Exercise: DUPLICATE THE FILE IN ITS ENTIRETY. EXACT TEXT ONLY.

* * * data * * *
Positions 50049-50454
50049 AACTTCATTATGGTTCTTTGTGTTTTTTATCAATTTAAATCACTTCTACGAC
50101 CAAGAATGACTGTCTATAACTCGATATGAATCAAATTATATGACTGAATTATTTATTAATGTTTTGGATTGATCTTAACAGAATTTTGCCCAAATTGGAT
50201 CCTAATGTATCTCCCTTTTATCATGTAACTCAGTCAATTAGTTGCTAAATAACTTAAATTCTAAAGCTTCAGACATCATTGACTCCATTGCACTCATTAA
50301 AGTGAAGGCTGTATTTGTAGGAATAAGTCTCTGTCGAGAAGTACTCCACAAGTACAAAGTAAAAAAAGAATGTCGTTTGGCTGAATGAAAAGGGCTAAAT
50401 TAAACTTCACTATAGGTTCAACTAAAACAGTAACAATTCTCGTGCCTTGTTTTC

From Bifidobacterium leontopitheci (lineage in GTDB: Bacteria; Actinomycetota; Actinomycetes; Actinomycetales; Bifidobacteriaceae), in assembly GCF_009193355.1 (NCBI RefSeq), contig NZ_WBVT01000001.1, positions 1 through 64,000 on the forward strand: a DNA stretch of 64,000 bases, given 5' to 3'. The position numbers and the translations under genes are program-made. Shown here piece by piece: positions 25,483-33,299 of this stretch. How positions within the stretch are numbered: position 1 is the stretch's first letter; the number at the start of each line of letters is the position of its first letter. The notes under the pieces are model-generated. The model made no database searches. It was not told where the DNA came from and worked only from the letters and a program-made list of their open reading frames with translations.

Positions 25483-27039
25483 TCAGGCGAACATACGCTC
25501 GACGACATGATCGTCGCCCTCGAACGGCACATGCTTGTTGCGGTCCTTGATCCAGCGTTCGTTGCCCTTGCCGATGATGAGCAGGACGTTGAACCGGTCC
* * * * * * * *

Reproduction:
Positions 50049-50454
50049 AACTTCATTATGGTTCTTTGTGTTTTTTATCAATTTAAATCACTTCTACGAC
50101 CAAGAATGACTGTCTATAACTCGATATGAATCAAATTATATGACTGAATTATTTATTAATGTTTTGGATTGATCTTAACAGAATTTTGCCCAAATTGGAT
50201 CCTAATGTATCTCCCTTTTATCATGTAACTCAGTCAATTAGTTGCTAAATAACTTAAATTCTAAAGCTTCAGACATCATTGACTCCATTGCACTCATTAA
50301 AGTGAAGGCTGTATTTGTAGGAATAAGTCTCTGTCGAGAAGTACTCCACAAGTACAAAGTAAAAAAAGAATGTCGTTTGGCTGAATGAAAAGGGCTAAAT
50401 TAAACTTCACTATAGGTTCAACTAAAACAGTAACAATTCTCGTGCCTTGTTTTC

From Bifidobacterium leontopitheci (lineage in GTDB: Bacteria; Actinomycetota; Actinomycetes; Actinomycetales; Bifidobacteriaceae), in assembly GCF_009193355.1 (NCBI RefSeq), contig NZ_WBVT01000001.1, positions 1 through 64,000 on the forward strand: a DNA stretch of 64,000 bases, given 5' to 3'. The position numbers and the translations under genes are program-made. Shown here piece by piece: positions 25,483-33,299 of this stretch. How positions within the stretch are numbered: position 1 is the stretch's first letter; the number at the start of each line of letters is the position of its first letter. The notes under the pieces are model-generated. The model made no database searches. It was not told where the DNA came from and worked only from the letters and a program-made list of their open reading frames with translations.

Positions 25483-27039
25483 TCAGGCGAACATACGCTC
25501 GACGACATGATCGTCGCCCTCGAACGGCACATGCTTGTTGCGGTCCTTGATCCAGCGTTCGTTGCCCTTGCCGATGATGAGCAGGACGTTGAACCGGTCC